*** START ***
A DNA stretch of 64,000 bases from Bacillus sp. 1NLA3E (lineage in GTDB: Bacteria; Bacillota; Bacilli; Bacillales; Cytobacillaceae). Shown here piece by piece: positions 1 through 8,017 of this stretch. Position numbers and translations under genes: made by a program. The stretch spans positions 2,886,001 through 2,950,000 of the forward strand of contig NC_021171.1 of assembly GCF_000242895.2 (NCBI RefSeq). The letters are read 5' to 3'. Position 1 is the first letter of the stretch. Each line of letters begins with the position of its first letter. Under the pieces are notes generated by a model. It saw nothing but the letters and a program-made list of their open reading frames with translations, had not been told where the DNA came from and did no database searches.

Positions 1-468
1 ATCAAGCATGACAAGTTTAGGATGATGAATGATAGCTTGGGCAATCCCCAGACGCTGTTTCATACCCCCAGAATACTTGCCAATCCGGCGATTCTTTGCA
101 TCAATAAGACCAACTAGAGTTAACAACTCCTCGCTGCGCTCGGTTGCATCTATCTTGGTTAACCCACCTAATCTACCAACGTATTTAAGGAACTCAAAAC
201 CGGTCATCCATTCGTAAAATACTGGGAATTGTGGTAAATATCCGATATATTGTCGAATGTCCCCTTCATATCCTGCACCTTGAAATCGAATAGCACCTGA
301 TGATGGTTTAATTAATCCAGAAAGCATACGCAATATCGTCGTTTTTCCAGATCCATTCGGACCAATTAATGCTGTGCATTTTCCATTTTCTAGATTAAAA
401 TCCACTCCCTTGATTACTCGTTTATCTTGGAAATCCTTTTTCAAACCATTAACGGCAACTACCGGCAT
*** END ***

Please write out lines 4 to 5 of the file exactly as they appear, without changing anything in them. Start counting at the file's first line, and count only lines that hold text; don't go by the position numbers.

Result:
101 TCAATAAGACCAACTAGAGTTAACAACTCCTCGCTGCGCTCGGTTGCATCTATCTTGGTTAACCCACCTAATCTACCAACGTATTTAAGGAACTCAAAAC
201 CGGTCATCCATTCGTAAAATACTGGGAATTGTGGTAAATATCCGATATATTGTCGAATGTCCCCTTCATATCCTGCACCTTGAAATCGAATAGCACCTGA